“Corbyn is a narcissist, which is extraordinary given what he looks like.”
A night with Will Self.
Adamant to smell out and shame that marked stench of hypocrisy lingering like a thick fog throughout the high-ceilings and opulent architecture, Will Self, a 6ft 5 Tim Burton-esque character, took to the grand stage of the Will’s Memorial building at the University of Bristol to talk to us all about ‘Champagne Socialism’.
Without addressing the hall, Self’s very first words made a deliberately controversial observation: “I can see about two or three non-white faces here tonight, so much for cultural diversity…”. Within the first five minutes, Self had said “fuck” at least five times and stated rather gleefully that his aim in the hour was to make the audience feel deeply uncomfortable, before making a joke about something on his Wikipedia page: “They say I’m a TV personality. Possibly one of the most awful oxymorons in the English language.”
This man is eccentric, wherein lies his honesty and self-conscious attitude. He was not standing there to please anyone. “Organization is bullshit”, “we are now seeing the rise of the idiots”, and, my personal favourite, a sign Self put up in his own front window in 1997: “A vote for Labour is not necessarily a vote for the sanctimonious git Blair”.
As a self-confessed, gloomy, sarcastic and unapologetic fifty-something, Will Self mused on a great deal of shortcomings we are now currently facing. And yet, they are things we have been grappling with for decades. “The ’79 point was tragedy, now it’s just farcical.” In 1979 Margaret Thatcher was elected. Nearly forty years later, and the failure of the Left is still just as potent. “If I squint my ears when May is talking”, Self said, “I can hear Margaret Thatcher”.
Self criticizes the Left, along with many others, for its failure to burst out of its bubble of pseudo-inclusivity. Since 1989, the fall of the Berlin Wall, Leftist policy has been lacking in coherency. Self described it with the vague phrase: “a watered down Marxism”. We are in an era of perpetual Punch and Judy politics, where dualism is an ingrained philosophy which grips people’s thinking: are you ‘Left’ or ‘Right’? ‘Out’ or ‘in’? Self brands this sort of philosophy, essentially identity politics, as “unsustainable”. Sex, gender and race, also a part of this ‘identity politics’, are all irrelevant for Self in this context. They are just vanities politics can do without.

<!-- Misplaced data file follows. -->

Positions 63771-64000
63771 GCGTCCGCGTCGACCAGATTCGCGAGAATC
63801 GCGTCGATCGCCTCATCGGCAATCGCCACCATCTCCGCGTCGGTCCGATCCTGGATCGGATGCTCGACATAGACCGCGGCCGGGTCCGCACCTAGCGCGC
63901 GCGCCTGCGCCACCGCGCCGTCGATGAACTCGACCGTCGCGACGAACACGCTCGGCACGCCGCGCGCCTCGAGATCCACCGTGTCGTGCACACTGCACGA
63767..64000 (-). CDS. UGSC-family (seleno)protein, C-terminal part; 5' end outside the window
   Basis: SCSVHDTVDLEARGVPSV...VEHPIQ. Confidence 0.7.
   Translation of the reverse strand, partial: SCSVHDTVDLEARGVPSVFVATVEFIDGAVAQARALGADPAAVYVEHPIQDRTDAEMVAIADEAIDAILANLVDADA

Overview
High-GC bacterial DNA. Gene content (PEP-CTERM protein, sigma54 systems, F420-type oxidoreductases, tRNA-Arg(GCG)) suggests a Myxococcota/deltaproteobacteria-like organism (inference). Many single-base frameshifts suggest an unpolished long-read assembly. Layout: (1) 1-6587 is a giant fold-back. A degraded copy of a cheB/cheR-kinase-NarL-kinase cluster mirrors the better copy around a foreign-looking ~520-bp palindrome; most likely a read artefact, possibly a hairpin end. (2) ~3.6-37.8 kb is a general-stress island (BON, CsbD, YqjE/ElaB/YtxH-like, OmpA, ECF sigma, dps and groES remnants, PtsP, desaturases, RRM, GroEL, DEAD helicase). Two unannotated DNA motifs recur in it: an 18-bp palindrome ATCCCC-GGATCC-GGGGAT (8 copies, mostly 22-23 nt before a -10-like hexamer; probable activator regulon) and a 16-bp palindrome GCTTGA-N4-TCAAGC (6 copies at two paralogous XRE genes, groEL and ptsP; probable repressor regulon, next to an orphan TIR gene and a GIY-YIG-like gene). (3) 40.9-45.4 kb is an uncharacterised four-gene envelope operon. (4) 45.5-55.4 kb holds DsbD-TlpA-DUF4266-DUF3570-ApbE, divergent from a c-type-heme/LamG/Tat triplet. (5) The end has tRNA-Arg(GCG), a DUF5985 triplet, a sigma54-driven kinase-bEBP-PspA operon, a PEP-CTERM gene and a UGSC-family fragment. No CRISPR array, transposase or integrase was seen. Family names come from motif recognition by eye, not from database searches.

Self also condemns the Left for assuming that UK citizens during the Brexit voters were rational enough ‘to do the right thing’, whilst the Right, seizing a missed opportunity on the Left’s part, fed off this emotion, whipping voters into an ignorant, but nonetheless convincing, frenzy. “Where have you been?” Self asks the voters still upset with the Brexit outcome, when the rich have only got richer and the poor have only got poorer.
This leads Self to admit: “I’m pessimistic about the mode of thinking we’ve got ourselves into”. The new generation are marchers and ‘clictivists’, “we’re terrified of dying and we don’t believe in anything transcendent anymore”. The NHS, Self uses as an example, will never be enough, and it’s important that some politicians admit that. Dying is an inevitable part of life.
In response to the title of the lecture, ‘Champagne Socialism’, Self probed his audience of ‘Socialists’: “If you think that socialism is a possible economic and social way of living then you should be willing to live at, or below, the minimum income.” Yet, there is no motivation shown by higher stratas of society to wish for this. Self even acknowledges his own hypocrisy in simply saying this when he lives quite comfortably in central London.
Self is bitter-sweet. Whilst this hour was a turbulent and disjointed one, catapulting us through a variety of political problems with very little in the way of practical solutions, one very important final message was achieved. However romanticized it may seem, Self dictated that we can only achieve change from the bottom upwards, that we have to make a conscious effort be nicer as individual people, and thus achieve a nicer, more well-rounded society of human beings.
As for the turmoil that is the current political climate, an audience member asked Self: “If you don’t believe in Corbyn or Blair, what’s left for the Labour Party?”, to which he replied: “Well, it’s toast, isn’t it.”